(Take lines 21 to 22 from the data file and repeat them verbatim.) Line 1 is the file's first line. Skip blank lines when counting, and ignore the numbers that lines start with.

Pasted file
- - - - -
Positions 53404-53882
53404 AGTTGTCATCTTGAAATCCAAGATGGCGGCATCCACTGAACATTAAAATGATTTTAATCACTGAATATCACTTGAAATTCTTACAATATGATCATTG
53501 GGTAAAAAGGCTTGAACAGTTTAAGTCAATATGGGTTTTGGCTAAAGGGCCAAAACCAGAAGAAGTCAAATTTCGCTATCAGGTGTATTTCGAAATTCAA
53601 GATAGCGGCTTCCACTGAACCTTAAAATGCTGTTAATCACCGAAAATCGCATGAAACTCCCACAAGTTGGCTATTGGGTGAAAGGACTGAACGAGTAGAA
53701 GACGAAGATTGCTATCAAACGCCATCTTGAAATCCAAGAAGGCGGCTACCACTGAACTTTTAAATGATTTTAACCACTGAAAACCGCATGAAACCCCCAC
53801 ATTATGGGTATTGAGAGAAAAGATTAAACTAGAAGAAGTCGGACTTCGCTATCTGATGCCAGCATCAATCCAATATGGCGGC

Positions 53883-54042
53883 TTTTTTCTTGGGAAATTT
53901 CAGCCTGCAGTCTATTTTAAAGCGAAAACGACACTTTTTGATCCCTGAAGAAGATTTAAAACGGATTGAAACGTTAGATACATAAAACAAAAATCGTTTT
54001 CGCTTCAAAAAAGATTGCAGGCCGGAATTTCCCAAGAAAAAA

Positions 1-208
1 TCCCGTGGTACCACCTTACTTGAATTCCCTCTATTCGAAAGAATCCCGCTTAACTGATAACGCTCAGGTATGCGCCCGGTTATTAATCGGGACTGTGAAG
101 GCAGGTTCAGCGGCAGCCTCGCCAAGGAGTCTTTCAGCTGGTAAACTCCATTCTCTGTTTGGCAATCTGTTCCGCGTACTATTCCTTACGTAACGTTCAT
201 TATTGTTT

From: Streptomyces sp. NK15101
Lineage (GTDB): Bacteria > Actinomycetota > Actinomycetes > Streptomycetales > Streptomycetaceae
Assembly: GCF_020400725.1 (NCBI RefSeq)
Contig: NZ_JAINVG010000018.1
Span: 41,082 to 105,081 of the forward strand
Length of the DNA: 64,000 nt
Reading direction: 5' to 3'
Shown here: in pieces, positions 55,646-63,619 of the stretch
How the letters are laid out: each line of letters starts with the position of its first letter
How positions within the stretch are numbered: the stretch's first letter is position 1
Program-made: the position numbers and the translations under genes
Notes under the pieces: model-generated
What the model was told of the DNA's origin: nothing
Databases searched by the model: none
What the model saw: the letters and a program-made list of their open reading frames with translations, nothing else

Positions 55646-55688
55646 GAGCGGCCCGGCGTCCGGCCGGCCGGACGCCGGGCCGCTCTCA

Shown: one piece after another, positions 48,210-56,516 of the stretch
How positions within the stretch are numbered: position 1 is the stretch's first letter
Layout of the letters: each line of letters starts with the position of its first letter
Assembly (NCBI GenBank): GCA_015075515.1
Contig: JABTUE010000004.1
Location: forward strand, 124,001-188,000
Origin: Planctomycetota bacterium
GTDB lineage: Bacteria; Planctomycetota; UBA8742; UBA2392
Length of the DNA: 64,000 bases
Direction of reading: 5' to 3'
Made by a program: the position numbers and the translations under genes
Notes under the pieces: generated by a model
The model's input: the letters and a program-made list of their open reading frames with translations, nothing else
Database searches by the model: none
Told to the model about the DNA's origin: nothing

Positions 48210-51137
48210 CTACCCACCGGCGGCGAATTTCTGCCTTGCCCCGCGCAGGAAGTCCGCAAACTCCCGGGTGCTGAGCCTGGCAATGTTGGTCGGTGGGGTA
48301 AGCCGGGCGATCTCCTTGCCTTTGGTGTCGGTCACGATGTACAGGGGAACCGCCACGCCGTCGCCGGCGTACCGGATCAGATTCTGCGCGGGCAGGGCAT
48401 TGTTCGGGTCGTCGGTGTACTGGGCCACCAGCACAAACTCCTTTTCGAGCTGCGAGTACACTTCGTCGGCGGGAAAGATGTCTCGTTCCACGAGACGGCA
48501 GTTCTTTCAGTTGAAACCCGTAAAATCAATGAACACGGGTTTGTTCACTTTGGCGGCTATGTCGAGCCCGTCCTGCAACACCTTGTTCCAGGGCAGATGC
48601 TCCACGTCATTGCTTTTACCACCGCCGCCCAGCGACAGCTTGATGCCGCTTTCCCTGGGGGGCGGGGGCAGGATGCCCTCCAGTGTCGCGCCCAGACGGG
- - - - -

Reading direction: 5' to 3'
Shown here: in pieces, positions 55,646-63,619 of the stretch